Discover the cosmos! Each day a different image or photograph of our fascinating universe is featured, along with a brief explanation written by a professional astronomer.
2010 September 24
Explanation: Did you enjoy the moonlight last night? The Full Moon closest to autumnal equinox and the beginning of Fall is traditionally known as the Harvest Moon, rising opposite the Sun and illuminating fields at harvest time after sunset. This year's northern hemisphere autumnal equinox occurred yesterday, September 23rd, at 03:09 Universal Time. The Moon was at its full phase a mere 6 hours later -- exceptionally close for a Harvest Moon! Of course, the Moon still shines brightly through the night in surrounding days. In this picture from September 22nd, the lunar orb dominates the sky above a ruined church in Zsámbék, Hungary. Shining nearby, the brightest star is actually Jupiter, also opposite the Sun, seen here through thin clouds just left of the church wall.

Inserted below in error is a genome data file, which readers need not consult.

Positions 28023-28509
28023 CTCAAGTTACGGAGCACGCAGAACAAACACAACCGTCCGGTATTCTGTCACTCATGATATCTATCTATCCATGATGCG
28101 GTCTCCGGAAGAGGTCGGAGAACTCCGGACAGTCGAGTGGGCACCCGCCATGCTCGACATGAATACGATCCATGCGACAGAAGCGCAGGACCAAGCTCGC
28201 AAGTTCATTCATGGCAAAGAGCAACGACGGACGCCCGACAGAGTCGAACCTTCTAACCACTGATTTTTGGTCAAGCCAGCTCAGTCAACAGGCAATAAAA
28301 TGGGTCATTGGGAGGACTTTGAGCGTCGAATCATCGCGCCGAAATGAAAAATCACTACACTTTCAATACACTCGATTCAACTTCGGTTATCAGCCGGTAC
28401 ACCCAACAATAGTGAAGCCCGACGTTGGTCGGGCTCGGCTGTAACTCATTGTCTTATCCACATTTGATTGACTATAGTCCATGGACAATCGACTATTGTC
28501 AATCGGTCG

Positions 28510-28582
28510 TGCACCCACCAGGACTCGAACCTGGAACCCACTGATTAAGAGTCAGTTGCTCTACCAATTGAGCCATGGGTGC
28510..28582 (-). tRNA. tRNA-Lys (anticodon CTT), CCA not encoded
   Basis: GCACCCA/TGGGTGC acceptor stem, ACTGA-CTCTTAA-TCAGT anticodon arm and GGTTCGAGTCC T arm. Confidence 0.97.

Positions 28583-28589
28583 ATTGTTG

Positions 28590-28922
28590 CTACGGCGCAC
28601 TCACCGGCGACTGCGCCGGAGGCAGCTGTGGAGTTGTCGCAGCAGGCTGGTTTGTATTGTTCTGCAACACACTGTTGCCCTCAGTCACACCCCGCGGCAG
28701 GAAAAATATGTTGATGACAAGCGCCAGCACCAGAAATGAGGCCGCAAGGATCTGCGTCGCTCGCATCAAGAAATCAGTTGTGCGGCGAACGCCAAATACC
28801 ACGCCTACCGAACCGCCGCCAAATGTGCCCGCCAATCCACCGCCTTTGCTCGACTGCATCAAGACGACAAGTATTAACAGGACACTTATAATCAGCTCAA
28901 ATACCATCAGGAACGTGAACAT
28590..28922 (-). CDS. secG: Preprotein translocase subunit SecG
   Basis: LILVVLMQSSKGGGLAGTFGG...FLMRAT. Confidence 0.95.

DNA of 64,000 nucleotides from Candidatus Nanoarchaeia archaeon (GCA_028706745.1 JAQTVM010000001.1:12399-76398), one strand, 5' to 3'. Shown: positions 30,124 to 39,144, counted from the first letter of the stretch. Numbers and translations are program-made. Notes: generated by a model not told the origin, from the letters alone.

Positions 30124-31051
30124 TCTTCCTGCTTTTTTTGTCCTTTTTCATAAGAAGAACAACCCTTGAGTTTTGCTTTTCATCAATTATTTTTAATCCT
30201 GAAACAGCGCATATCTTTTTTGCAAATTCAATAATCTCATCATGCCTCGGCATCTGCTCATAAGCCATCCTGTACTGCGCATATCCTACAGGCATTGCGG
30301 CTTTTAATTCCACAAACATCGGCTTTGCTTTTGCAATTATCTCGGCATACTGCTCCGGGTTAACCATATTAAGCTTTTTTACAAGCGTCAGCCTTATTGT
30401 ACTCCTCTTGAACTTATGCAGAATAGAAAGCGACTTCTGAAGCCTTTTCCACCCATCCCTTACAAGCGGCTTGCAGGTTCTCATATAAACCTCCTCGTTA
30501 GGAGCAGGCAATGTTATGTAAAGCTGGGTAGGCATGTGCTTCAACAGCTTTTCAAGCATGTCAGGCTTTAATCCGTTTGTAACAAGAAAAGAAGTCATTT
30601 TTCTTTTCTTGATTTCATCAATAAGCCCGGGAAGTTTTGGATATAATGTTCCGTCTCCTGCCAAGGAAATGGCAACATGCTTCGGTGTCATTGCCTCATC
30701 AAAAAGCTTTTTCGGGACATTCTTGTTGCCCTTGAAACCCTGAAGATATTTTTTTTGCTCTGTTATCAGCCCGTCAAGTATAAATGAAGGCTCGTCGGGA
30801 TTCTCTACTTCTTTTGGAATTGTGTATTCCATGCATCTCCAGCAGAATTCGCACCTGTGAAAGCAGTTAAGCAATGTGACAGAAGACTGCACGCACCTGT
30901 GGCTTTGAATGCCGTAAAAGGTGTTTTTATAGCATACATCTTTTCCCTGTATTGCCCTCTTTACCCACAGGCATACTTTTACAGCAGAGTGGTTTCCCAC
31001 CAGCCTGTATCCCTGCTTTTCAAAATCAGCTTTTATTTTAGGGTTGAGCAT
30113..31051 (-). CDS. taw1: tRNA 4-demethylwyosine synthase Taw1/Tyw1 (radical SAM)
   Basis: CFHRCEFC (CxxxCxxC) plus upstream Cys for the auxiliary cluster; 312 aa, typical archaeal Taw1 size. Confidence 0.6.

Authors & editors:
Jerry Bonnell (UMCP)
NASA Official: Phillip Newman Specific rights apply.
A service of: ASD at NASA / GSFC
& Michigan Tech. U.